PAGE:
"It was an official event by the White House uploaded to a public YouTube channel. Anyone, any individual, organization, or political party can pull down that video and do with it as they wish," Wolf told ABC's Jonathan Karl on "This Week."
Wolf also said he was not aware that footage of the ceremony would be aired during the Republican convention -- an act that flexed the powers of the incumbency during the highest-profile political event of the calendar.
"No, what I knew is again participating in a naturalization ceremony -- we had a number of USCIS employees there, as they do every naturalization ceremony making sure that that ceremony goes off without a hitch," he said. "They were giving that oath of allegiance to those individuals there. Again, we'll continue to do that because that's our mission at the department."
During the convention, the White House was used as a backdrop
for other programming, including the immigration naturalization ceremony. Video of President Donald Trump overseeing the naturalization ceremony for five new US citizens at the White House was shown at the convention and later posted to YouTube.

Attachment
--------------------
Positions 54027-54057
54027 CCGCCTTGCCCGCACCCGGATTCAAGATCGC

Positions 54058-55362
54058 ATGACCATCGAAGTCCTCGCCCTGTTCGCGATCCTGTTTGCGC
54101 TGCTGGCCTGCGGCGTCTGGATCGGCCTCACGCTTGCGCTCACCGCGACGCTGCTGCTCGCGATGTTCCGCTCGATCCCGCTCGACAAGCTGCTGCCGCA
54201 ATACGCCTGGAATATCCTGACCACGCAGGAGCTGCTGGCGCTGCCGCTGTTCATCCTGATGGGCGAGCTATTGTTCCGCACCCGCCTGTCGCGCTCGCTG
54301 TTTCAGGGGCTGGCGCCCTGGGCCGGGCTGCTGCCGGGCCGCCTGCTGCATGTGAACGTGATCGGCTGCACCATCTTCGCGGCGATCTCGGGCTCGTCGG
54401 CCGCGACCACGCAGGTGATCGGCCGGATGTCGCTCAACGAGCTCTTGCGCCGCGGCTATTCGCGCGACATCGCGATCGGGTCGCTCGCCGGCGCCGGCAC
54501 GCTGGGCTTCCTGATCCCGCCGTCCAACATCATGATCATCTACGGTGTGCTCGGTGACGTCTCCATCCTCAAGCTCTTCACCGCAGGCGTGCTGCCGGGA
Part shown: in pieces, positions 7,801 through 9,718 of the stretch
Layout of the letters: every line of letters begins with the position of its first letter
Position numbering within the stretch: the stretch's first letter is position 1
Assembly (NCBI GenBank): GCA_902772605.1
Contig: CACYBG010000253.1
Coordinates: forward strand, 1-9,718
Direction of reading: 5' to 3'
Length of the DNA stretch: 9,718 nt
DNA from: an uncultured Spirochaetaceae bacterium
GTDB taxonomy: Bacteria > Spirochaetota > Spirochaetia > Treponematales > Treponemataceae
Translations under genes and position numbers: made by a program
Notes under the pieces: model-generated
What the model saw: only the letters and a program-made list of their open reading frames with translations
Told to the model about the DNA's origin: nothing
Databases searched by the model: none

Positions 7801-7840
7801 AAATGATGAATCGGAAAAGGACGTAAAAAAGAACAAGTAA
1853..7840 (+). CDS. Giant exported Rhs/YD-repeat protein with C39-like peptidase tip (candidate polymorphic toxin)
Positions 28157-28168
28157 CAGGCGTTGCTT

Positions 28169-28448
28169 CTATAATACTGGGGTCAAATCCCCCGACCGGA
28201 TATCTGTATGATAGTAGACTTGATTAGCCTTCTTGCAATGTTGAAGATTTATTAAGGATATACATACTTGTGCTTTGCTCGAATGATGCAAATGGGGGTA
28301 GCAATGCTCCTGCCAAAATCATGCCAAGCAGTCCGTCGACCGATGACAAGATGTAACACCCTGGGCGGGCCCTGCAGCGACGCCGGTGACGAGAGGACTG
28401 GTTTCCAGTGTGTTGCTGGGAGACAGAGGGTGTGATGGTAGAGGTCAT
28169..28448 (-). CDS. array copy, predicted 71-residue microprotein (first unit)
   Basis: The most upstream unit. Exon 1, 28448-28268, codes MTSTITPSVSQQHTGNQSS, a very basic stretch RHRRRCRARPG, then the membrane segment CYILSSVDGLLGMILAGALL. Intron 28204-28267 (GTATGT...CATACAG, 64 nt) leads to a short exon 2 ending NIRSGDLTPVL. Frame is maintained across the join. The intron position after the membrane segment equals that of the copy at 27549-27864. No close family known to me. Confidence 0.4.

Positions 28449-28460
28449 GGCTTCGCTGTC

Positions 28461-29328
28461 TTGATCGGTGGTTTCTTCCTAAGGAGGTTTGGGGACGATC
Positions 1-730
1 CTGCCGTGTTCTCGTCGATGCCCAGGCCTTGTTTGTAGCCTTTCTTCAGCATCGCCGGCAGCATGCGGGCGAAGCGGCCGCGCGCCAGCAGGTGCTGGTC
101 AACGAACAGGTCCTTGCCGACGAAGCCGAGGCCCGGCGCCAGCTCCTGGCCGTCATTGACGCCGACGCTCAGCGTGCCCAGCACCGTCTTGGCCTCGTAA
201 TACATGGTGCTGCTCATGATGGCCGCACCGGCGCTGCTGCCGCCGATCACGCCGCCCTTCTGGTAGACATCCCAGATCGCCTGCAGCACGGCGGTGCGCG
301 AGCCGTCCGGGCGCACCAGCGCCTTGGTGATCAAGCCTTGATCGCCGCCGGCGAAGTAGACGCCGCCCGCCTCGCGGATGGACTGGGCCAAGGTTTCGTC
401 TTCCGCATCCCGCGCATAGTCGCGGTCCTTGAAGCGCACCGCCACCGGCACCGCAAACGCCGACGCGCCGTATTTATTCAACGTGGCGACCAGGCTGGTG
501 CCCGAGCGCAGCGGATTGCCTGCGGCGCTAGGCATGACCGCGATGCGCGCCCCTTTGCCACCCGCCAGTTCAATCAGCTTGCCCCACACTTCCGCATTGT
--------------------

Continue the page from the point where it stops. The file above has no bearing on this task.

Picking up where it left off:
Trump emphasized the achievements of each of the citizens, and congratulated them on coming to the country legally. "You followed the rules, you obeyed the laws, you learned your history, embraced our values and proved yourselves to be men and women of the highest integrity," the President told the participants.
Wolf administered the oath to the five people. By labeling the videos routine examples of "official events," the White House seemed to excuse the use of government resources that went into them -- including the participation of Wolf.
Administration officials have said previously that Trump's use of the White House doesn't violate any laws and that staffers are permitted to participate on their own time as long as his appearances occur in the residence portion and not the West Wing.